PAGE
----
By Gregory Hale
There is no denying SCADA systems will remain in attacker’s cross hairs in the future.
Just take a look at the different entities hitting the systems: Attackers are getting more sophisticated and foreign government want to capture as much information as they can.
“We live in a world that is more connected, but the underlying technology is not secure,” said Jonathan Pollet, founder of Red Tiger Security Tuesday during his “Hacking SCADA systems: 2011 in Review” at ABB Automation & Power World in Houston.
Attacks over the years have evolved to the point where they target specific people or companies where the potential victims don’t stand a chance if they remain unprotected. Through the use of social media, networking and social engineering, the bad guys can gain as much needed information before they the start the attack, Pollet said.
Then when the attack starts, it may appear the victim is getting an email from a friend or relative, but instead it is a file loaded with malware that can then attack your system. These phishing attacks are very effective.
When it comes to social engineering, “You can’t always take anything at face value,” Pollet said.
SCADA systems used to consist of pushing buttons, but the new systems are running on the same operating system as corporate desktops, Pollet said. With the advantages picked up with the new systems, there are also some disadvantages like the idea of patches coming out to fill holes in software.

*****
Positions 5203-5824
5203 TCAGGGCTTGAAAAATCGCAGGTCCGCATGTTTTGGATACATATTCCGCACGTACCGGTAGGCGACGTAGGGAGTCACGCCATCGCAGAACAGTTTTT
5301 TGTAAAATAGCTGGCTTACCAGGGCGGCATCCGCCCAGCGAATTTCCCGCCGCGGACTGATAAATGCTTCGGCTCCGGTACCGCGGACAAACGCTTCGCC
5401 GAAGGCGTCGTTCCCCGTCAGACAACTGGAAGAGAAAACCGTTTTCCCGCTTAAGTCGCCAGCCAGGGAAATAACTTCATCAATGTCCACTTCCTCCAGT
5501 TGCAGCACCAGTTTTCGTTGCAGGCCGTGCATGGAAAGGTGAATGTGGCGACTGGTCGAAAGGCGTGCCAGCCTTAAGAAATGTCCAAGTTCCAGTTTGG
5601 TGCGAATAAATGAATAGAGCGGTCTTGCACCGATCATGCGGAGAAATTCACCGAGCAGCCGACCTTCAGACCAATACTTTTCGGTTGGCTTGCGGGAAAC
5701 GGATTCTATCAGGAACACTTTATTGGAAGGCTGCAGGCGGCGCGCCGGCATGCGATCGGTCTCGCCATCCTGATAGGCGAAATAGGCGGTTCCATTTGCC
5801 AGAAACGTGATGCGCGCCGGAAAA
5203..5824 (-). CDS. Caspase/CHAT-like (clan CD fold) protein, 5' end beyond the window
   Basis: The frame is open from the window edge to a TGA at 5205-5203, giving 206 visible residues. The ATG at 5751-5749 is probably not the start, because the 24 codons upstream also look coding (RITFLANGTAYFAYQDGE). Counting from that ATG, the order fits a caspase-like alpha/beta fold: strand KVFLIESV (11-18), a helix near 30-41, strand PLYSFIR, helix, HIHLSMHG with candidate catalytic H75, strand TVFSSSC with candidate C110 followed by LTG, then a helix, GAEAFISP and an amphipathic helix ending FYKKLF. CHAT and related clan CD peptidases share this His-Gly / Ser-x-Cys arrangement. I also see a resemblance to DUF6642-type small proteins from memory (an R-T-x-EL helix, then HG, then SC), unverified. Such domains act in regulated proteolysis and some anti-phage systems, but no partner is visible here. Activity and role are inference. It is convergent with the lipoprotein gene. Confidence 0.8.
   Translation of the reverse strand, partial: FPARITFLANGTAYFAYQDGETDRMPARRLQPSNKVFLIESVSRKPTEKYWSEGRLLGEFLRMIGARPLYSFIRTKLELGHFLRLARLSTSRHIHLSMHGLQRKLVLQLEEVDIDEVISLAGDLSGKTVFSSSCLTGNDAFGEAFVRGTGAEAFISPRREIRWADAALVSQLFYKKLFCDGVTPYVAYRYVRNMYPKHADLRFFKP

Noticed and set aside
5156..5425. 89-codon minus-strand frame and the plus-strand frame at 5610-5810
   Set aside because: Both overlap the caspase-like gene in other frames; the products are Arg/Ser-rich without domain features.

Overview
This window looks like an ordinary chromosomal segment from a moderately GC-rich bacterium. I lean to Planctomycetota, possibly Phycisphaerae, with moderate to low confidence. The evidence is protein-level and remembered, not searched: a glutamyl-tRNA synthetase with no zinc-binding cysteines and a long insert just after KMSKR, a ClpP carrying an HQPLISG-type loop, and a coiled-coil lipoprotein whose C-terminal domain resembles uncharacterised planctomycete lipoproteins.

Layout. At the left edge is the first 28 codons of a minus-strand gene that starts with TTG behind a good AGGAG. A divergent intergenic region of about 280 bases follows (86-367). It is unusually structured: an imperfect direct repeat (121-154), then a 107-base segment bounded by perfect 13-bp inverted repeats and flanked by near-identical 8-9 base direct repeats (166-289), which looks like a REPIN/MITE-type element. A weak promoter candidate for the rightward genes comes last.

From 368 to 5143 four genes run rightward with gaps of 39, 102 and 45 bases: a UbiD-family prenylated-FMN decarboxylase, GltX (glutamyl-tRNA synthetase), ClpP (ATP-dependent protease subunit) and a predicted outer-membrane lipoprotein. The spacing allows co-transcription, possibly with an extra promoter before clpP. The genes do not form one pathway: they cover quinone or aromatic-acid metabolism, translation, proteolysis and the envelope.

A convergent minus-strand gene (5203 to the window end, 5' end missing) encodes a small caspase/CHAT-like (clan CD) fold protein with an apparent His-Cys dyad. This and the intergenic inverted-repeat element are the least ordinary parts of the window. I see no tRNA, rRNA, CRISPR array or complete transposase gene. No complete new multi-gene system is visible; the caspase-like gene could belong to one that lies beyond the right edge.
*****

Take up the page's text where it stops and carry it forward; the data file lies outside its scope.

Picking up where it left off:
“We have to come to grips where we have a patch environment living in a world where patches are not friendly,” Pollet said. SCADA technology has come a long way, but the industry still has the old world way of doing things.
“SCADA and industrial control systems (ICS) products do not go through the same rigorous security lifecycle process as enterprise systems,” Pollet said. “SCADA lags the IT world by 5-10 years. So we are just seeing vendors nowmaking plans to test products for security flaws.”
To prove how simple it is to hack into systems, Pollet showed three videos of how quick and easy it was to get into a system. Within three minutes he was able to get in.
On top of the problems with SCADA systems, Pollet also said foreign governments are on the attack and trying to pilfer as much information as possible.
“Nation states establish a covert presence on a network in order to obtain sensitive information,” Pollet said. “Foreign governments are very interested in obtaining cyber security advantages.”
There are ways to ensure manufacturers can maintain a safe defense and part of it includes training personnel to understand what an attack looks like so they can ward off the bad guys.
“The best defense always understands the offense,” Pollet said. “This is a reality we live in, some of the things can be daunting, but if we don’t understand it, we can’t solve it.”